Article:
CAMBRIDGE – Investors, like astronomers or anthropologists, rely on intellectual models to make sense of a complicated universe, guide immediate choices, and set priorities for further inquiry. But, every so often, a freak occurrence forces a reappraisal of what we think we know. It could be a black hole. It could be a strange fossil. Or it could be a political upheaval, like the Brexit referendum in the United Kingdom or the election of Donald Trump as President of the United States.
As a tumultuous year comes to a close, giddy global markets continue to set new records. But investors should not become distracted. In 2017, they will need to reappraise how the global economy works, and recalibrate accordingly their assessment of every stock or bond on sale, because even if some market fundamentals remain the same, many others have clearly changed.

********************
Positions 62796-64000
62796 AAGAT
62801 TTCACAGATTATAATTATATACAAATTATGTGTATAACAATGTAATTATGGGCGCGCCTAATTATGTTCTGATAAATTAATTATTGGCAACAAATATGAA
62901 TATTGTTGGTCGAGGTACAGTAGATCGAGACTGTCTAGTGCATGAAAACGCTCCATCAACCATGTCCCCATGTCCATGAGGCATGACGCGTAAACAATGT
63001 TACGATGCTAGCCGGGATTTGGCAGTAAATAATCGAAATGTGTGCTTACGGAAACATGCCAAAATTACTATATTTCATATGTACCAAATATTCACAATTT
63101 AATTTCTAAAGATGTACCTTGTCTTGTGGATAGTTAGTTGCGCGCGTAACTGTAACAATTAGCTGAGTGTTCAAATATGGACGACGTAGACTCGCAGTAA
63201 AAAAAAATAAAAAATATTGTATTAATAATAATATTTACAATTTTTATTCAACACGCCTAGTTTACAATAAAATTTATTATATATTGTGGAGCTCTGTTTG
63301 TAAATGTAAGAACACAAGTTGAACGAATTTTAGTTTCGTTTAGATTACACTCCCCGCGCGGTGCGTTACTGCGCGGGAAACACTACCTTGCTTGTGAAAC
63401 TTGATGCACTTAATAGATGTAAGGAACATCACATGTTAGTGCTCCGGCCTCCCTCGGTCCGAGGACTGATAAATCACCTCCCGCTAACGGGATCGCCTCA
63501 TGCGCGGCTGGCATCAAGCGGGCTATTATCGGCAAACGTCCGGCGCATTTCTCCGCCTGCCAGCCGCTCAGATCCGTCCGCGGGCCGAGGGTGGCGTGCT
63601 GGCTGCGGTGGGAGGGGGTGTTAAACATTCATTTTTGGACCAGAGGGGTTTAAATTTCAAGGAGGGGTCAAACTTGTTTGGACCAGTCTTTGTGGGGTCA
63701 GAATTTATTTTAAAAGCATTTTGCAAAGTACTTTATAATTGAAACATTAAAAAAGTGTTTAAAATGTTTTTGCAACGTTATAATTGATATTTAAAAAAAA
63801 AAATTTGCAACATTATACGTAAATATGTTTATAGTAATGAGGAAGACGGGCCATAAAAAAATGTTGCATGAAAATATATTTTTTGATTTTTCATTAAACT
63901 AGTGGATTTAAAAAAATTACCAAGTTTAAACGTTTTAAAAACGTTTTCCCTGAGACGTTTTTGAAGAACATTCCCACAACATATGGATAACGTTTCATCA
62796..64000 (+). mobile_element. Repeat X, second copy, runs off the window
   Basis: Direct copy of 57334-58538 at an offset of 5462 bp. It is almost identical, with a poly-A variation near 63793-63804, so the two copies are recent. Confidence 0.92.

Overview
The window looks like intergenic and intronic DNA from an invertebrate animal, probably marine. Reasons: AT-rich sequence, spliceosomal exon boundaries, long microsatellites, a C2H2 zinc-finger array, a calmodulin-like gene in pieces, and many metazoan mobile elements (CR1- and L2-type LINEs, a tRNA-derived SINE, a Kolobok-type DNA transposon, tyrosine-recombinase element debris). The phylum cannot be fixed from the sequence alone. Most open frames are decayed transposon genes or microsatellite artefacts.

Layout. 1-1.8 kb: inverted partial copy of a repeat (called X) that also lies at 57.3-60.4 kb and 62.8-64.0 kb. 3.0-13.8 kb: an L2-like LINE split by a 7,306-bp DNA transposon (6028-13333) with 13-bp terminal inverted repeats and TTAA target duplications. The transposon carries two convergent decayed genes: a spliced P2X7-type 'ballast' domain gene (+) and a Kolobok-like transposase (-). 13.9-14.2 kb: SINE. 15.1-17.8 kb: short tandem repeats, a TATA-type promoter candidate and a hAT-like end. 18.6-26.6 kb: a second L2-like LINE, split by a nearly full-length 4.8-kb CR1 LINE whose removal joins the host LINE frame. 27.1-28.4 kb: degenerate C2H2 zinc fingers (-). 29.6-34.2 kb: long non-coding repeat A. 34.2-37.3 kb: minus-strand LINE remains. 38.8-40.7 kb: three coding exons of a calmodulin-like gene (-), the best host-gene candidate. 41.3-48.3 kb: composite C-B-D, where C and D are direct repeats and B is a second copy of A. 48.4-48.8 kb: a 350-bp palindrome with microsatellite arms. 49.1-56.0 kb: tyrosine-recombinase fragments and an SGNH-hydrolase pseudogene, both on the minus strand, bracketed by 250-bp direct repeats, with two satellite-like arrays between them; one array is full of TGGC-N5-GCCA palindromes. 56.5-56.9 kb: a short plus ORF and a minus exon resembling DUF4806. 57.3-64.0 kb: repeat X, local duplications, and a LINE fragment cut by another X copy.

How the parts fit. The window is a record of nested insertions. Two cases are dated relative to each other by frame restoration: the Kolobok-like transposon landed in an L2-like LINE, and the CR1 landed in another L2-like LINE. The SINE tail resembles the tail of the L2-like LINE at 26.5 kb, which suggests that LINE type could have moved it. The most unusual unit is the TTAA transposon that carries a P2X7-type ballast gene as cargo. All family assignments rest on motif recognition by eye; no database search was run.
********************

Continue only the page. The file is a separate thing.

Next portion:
For at least two decades, most investors accepted the consensus among economists and political scientists that the world was getting smaller and more integrated. With the rise of China and India, one-third of the world’s population suddenly became workers and consumers in the global economy. And new technologies offered cheap communications, advanced robotics, and increasingly powerful data analysis, which enabled companies to slim down their inventories and integrate supply chains.
Meanwhile, political leaders gradually developed regulatory and trade regimes that eliminated tariffs, simplified border crossings, and opened exciting new markets. Good companies tried to take advantage of new opportunities, and investors looked for the firms that showed the most promise.